“When I was a teenager I wished for world peace, but now I yearn for a world in which competing ideologies are kept in balance, systems of accountability keep us all from getting away with too much, and few people believe that righteous ends justify violent means. Not a very romantic wish, but one that we might actually achieve.” –Jonathan Haidt in The Righteous Mind: Why Good People Are Divided By Politics And Religion, p. xx
Maybe a good place to start to achieve Haidt’s wish is to start with our own relationships—with our partners, our children, our friends, our co-workers and our bosses. How can we create peace at home, at work, and in our other relationships? Especially with people we don’t agree with? Most of us were raised in homes where our parents defined what was “true,” both by what they said and also by what they did. We were not raised in homes where different members could have different “truths” that were supported and respected. The answer to the question “Why is it that way?” was “Because I said so.” The idea that one person’s perceptions, needs, feelings, or experience of reality might be different from someone else’s was simply not tolerated.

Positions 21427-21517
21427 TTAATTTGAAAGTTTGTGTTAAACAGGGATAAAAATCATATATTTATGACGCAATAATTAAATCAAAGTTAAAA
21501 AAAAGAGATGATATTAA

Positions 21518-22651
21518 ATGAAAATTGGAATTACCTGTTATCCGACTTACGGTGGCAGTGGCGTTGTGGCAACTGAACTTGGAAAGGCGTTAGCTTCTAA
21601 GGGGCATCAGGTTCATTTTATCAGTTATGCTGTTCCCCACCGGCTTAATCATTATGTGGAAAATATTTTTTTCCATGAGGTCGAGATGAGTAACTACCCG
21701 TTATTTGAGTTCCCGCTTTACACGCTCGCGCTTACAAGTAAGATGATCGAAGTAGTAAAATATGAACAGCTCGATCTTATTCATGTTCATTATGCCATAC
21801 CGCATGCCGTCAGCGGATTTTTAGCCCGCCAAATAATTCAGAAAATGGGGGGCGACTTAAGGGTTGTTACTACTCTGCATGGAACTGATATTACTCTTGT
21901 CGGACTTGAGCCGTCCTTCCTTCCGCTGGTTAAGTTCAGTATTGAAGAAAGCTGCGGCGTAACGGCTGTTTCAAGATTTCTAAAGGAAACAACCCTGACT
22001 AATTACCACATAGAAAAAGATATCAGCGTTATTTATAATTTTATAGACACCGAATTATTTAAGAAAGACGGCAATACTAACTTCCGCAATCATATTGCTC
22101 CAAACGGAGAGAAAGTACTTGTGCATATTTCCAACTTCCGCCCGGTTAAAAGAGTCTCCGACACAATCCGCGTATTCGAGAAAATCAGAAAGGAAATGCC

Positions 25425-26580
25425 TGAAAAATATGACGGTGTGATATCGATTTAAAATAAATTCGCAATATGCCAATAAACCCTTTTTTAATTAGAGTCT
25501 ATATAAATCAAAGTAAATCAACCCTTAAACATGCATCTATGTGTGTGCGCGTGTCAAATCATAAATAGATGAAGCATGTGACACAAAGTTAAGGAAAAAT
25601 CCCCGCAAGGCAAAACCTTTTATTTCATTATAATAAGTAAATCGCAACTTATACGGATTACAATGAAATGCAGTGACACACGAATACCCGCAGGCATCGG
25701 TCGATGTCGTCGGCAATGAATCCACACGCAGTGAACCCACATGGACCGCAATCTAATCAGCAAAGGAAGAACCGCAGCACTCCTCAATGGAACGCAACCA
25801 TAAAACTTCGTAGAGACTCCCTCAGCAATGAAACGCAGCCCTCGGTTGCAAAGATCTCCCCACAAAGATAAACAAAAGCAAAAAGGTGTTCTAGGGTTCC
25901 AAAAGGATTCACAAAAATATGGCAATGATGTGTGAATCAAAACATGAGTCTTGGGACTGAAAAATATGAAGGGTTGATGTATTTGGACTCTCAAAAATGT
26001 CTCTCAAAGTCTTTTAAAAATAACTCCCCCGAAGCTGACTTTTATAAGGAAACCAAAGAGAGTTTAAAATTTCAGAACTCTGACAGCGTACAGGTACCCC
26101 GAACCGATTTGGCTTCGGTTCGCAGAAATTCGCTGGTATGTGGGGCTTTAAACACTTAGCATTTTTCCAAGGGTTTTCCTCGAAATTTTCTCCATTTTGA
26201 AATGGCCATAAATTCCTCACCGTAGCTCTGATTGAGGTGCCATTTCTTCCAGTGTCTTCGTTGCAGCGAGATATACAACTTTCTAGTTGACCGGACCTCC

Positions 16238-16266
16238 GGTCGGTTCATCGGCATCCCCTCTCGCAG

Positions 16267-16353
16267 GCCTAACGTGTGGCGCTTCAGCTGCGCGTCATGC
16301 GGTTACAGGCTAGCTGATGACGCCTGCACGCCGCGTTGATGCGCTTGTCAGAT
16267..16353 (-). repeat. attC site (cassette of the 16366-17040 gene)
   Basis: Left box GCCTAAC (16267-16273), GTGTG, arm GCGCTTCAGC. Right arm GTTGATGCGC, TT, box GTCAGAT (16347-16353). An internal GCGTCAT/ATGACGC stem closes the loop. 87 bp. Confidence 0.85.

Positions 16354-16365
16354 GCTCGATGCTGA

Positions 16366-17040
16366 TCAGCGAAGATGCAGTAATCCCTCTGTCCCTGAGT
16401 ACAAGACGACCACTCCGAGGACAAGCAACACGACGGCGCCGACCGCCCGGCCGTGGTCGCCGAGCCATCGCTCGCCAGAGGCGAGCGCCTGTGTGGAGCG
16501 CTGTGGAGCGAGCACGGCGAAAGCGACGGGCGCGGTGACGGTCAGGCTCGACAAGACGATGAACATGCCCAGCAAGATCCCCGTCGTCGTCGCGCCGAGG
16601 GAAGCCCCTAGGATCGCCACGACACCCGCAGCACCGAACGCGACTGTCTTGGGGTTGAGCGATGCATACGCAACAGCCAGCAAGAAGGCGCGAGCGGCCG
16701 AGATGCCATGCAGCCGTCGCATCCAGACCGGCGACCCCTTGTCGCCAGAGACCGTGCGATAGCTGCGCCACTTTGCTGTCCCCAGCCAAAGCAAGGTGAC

But we are all individuals. There are multiple types of intelligence, and none of us has all of them. In a few areas, we recognize this. Sports is one example. There are great athletes that play basketball or baseball or football or track or golf or diving who are only average (or worse) at the other sports. Even within a single sport, such as football, there is a recognition that winning requires the cooperation and skills of the offense, the defense and special teams. And further, not everyone can be the quarterback or part of the offensive line or a running back. We respect that a person who has developed the skills to excel in one position will have a mind set to go with that, and that mind set will not work for other positions or other sports.
So why would we expect that everyone we have relationships with would think the same way we do? And what are we doing to develop cooperation tools to have healthy relationships with those who think differently than we do? Who is a person in your life that sees things another way than you do? How good is your relationship with them?